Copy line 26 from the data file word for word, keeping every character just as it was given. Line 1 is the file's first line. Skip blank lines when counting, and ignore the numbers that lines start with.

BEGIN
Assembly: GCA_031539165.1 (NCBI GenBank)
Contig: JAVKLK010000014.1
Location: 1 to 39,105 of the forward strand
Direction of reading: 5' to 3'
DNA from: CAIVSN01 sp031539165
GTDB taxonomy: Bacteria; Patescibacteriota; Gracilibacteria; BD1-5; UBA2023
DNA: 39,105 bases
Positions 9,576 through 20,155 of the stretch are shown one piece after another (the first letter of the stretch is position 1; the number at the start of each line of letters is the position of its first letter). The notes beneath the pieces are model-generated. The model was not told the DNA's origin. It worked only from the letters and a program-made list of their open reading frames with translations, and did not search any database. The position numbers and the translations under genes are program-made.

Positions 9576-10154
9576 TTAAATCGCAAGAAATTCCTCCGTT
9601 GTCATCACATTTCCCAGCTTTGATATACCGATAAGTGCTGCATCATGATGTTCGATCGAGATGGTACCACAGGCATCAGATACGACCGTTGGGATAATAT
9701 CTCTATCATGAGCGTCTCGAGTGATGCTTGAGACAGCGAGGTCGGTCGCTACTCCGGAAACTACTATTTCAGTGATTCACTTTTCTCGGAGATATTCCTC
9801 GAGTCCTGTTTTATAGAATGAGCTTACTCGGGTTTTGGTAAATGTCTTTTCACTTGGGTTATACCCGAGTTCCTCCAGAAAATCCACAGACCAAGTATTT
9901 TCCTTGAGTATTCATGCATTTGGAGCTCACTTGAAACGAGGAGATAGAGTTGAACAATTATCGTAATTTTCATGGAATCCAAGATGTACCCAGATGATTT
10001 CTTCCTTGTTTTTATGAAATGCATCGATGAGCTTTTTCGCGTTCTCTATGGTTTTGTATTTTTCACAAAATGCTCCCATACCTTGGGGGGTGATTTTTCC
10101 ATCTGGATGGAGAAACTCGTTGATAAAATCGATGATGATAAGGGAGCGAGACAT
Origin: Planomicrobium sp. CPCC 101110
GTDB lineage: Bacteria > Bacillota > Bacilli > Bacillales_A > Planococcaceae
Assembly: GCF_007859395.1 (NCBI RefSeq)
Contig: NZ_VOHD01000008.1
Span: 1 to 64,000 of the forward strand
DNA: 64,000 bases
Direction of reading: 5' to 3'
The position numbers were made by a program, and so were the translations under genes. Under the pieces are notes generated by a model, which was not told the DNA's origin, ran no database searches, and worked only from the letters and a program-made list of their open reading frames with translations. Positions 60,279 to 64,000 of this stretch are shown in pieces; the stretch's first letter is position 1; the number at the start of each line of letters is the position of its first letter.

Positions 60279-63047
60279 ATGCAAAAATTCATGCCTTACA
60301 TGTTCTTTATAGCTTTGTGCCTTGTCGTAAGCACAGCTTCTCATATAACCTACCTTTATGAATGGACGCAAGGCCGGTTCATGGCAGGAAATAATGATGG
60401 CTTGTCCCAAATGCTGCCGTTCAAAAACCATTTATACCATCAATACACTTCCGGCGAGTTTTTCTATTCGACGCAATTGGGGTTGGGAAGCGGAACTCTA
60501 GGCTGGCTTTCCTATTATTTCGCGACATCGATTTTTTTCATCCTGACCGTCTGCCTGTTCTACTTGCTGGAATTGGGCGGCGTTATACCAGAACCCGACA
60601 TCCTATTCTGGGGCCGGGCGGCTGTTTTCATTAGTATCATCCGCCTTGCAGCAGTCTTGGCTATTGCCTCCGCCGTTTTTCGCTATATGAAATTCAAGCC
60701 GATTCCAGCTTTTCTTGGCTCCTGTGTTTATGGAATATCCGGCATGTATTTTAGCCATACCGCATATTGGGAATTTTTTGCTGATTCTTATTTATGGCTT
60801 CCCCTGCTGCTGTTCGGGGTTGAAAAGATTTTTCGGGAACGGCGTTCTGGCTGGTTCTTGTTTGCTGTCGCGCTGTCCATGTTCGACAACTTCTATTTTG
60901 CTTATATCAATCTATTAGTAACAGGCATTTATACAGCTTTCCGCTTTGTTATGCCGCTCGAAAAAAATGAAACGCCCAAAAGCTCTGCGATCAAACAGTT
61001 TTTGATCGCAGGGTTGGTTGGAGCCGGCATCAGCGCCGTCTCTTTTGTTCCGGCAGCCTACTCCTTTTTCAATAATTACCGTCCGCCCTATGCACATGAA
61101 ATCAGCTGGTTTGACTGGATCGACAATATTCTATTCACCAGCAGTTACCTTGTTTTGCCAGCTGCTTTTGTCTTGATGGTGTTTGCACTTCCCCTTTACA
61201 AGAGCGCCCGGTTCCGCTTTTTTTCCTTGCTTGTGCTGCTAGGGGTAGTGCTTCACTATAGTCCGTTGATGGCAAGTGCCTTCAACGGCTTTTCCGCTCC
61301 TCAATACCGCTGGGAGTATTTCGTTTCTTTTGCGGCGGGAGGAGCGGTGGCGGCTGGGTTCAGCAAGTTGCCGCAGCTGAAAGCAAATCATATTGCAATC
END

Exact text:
60279 ATGCAAAAATTCATGCCTTACA